B.C. First Nation serves eviction notice to pipeline builder
A First Nation in British Columbia has served a company that wants to build a natural gas pipeline through its territory an eviction notice.
“This notice is to inform you that all Coastal GasLink staff and contractors currently trespassing on unceded Wet’suwet’en territory must vacate our territory immediately,” reads a letter from the First Nation’s hereditary chiefs to the company whose $6.6-billion pipeline would transport natural gas across 670 kilometres from northeastern B.C. to the LNG Canada export terminal in Kitimat.
According to Canadian Press, Coastal GasLink workers and contractors in the area near Houston, B.C., complied with the notice peacefully Saturday night, confirmed two spokespeople for Indigenous groups.
A spokeswoman for Coastal GasLink, Suzanne Wilton, said in an emailed statement that “the only people on site Saturday were security staff.” The company expects construction to resume this week after a holiday break, she wrote.
At first, the workers were reluctant, said Na’Moks, who also goes by John Ridsdale and is the highest ranking hereditary chief of Tsayu, one of the five clans that make up the First Nation.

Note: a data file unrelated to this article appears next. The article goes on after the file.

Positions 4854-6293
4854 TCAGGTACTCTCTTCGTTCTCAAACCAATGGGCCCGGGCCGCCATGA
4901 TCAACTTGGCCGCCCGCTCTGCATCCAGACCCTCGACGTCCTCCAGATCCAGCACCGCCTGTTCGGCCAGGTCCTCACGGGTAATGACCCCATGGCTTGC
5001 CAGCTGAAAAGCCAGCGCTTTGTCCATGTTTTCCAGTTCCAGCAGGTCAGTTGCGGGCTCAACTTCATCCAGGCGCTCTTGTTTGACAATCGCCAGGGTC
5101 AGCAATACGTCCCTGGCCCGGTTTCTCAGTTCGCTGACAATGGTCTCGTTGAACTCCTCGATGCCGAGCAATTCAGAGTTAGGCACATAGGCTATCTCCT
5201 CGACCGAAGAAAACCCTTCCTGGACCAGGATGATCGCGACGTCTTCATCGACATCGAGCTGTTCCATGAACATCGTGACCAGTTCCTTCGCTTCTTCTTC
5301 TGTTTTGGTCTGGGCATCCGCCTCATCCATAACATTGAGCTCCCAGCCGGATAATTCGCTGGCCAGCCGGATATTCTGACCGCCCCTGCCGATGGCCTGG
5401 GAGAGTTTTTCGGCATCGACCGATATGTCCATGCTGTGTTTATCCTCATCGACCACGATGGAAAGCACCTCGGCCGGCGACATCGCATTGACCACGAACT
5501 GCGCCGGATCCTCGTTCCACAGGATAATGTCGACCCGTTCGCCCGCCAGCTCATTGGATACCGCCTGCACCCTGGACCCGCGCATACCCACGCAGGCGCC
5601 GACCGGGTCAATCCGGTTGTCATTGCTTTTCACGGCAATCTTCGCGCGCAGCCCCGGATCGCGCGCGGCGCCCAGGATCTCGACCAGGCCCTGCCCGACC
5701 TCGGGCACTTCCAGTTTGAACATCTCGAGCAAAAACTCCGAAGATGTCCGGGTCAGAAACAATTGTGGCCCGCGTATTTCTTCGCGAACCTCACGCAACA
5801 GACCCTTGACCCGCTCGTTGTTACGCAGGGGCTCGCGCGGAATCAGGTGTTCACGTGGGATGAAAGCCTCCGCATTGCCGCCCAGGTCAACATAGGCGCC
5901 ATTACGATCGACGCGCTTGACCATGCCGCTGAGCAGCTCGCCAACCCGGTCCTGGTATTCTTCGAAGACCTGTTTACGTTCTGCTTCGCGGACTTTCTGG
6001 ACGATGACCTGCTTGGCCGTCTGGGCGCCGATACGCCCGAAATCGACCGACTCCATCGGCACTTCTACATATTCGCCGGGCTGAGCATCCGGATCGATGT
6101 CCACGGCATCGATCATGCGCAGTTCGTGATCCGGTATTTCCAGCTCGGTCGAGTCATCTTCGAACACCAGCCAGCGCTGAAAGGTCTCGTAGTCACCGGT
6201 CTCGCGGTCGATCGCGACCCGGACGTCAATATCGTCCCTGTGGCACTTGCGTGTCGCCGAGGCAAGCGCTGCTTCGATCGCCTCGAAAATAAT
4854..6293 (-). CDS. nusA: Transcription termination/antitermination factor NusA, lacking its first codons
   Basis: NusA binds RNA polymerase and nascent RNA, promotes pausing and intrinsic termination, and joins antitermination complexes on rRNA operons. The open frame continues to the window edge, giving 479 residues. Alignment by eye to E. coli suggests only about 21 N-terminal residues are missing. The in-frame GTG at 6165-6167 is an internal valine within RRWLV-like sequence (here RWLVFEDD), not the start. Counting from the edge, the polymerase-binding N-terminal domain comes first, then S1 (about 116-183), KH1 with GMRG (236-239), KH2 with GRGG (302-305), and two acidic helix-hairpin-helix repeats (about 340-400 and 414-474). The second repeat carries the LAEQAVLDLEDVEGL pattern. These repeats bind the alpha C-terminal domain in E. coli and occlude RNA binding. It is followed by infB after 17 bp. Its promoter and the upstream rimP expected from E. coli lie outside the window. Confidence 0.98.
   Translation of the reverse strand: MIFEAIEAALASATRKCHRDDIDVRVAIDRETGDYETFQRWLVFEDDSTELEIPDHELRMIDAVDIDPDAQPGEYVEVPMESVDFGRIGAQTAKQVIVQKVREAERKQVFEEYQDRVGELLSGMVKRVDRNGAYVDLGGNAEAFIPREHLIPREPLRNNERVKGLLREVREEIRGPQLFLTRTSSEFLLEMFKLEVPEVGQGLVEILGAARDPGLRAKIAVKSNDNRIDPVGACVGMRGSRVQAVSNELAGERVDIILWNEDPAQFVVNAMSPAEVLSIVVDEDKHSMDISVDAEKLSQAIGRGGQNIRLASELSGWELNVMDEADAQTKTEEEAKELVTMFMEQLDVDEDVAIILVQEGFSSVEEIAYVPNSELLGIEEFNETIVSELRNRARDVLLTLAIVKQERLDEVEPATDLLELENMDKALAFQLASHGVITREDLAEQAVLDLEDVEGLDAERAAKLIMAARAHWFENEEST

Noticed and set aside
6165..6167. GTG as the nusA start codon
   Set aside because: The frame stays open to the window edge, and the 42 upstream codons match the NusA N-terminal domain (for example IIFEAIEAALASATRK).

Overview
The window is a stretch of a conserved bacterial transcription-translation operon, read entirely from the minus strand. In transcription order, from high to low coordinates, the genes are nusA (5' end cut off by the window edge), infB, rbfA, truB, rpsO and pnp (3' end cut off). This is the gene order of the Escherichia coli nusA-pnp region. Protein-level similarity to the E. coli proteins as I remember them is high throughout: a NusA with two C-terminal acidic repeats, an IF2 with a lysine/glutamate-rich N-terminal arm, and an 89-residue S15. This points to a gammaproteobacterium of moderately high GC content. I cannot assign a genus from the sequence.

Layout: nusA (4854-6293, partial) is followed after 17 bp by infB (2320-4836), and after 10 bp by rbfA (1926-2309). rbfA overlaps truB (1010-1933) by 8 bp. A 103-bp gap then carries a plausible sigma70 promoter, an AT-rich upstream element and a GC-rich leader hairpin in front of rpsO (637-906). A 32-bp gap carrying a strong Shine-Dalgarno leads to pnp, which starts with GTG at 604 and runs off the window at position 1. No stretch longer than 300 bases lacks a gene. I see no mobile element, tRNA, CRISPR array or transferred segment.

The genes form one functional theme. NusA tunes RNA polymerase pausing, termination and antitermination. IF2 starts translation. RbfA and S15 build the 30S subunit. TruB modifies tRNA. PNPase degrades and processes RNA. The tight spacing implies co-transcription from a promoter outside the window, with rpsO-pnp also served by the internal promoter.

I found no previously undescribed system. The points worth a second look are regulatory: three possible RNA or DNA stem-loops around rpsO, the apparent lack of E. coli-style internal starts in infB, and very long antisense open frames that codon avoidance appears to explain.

He estimates it took workers between 90 minutes and two hours to leave.
Coastal GasLink, which did not immediately respond to a request for comment beyond the emailed statement, said on its website that it received the notice.
It “demanded that we remove our equipment from areas in which we are legally permitted to operate,” the company told Canadian Press.
Coastal GasLink also said it was notified on Jan. 3 by Unist’ot’en that the Indigenous group intends to terminate an access agreement effective Jan. 10.
The company’s workers also discovered felled trees early Sunday morning that make a road impassable, it said.
“While it is unclear who felled these trees, this action is a clear violation of the interlocutory injunction as it prevents our crews from accessing work areas,” it said in the statement.
On Dec. 31, the B.C. Supreme Court granted the company an injunction against members of the Wet’suwet’en First Nation and others who oppose the company’s pipeline.
Na’Moks said his group’s position is that the ruling was misinformed.
Coastal GasLink said it was “disappointed” Unist’ot’en decided to terminate the agreement after it was in place for a year and is requesting to meet with the group and hereditary chiefs as soon as possible.